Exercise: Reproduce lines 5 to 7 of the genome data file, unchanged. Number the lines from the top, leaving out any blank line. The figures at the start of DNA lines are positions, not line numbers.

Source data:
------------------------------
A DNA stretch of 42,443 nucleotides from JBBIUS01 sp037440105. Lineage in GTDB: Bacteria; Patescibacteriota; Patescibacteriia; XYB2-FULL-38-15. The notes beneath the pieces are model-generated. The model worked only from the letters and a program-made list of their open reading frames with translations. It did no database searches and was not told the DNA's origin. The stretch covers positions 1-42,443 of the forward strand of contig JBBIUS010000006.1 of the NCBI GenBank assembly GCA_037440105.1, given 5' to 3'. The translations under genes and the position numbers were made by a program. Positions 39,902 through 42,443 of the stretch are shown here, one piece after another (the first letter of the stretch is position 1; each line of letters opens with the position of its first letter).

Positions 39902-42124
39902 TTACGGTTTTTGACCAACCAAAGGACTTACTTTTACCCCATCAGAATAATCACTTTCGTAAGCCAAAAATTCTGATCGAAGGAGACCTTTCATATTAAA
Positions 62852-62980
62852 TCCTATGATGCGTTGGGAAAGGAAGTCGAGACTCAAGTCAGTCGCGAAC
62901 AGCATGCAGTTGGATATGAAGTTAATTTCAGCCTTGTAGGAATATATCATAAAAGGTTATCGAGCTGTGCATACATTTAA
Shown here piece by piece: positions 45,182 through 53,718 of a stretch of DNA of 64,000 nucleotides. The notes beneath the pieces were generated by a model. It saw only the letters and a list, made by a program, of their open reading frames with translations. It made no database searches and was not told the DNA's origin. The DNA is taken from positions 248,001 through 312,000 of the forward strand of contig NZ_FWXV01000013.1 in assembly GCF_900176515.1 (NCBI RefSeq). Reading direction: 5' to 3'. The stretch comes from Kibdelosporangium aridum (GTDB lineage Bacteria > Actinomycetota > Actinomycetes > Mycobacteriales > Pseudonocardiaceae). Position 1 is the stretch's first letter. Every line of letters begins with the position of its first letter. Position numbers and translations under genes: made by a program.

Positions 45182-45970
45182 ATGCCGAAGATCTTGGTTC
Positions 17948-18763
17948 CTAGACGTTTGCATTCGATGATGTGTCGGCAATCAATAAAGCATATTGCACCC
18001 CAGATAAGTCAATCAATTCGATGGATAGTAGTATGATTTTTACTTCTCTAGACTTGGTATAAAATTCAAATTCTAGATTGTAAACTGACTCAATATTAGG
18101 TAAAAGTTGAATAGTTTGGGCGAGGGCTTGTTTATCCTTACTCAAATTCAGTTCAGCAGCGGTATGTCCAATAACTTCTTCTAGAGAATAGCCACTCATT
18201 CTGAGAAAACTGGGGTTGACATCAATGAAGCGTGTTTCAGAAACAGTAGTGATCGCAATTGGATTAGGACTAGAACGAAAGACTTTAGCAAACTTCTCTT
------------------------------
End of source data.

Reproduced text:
62852 TCCTATGATGCGTTGGGAAAGGAAGTCGAGACTCAAGTCAGTCGCGAAC
62901 AGCATGCAGTTGGATATGAAGTTAATTTCAGCCTTGTAGGAATATATCATAAAAGGTTATCGAGCTGTGCATACATTTAA
Shown here piece by piece: positions 45,182 through 53,718 of a stretch of DNA of 64,000 nucleotides. The notes beneath the pieces were generated by a model. It saw only the letters and a list, made by a program, of their open reading frames with translations. It made no database searches and was not told the DNA's origin. The DNA is taken from positions 248,001 through 312,000 of the forward strand of contig NZ_FWXV01000013.1 in assembly GCF_900176515.1 (NCBI RefSeq). Reading direction: 5' to 3'. The stretch comes from Kibdelosporangium aridum (GTDB lineage Bacteria > Actinomycetota > Actinomycetes > Mycobacteriales > Pseudonocardiaceae). Position 1 is the stretch's first letter. Every line of letters begins with the position of its first letter. Position numbers and translations under genes: made by a program.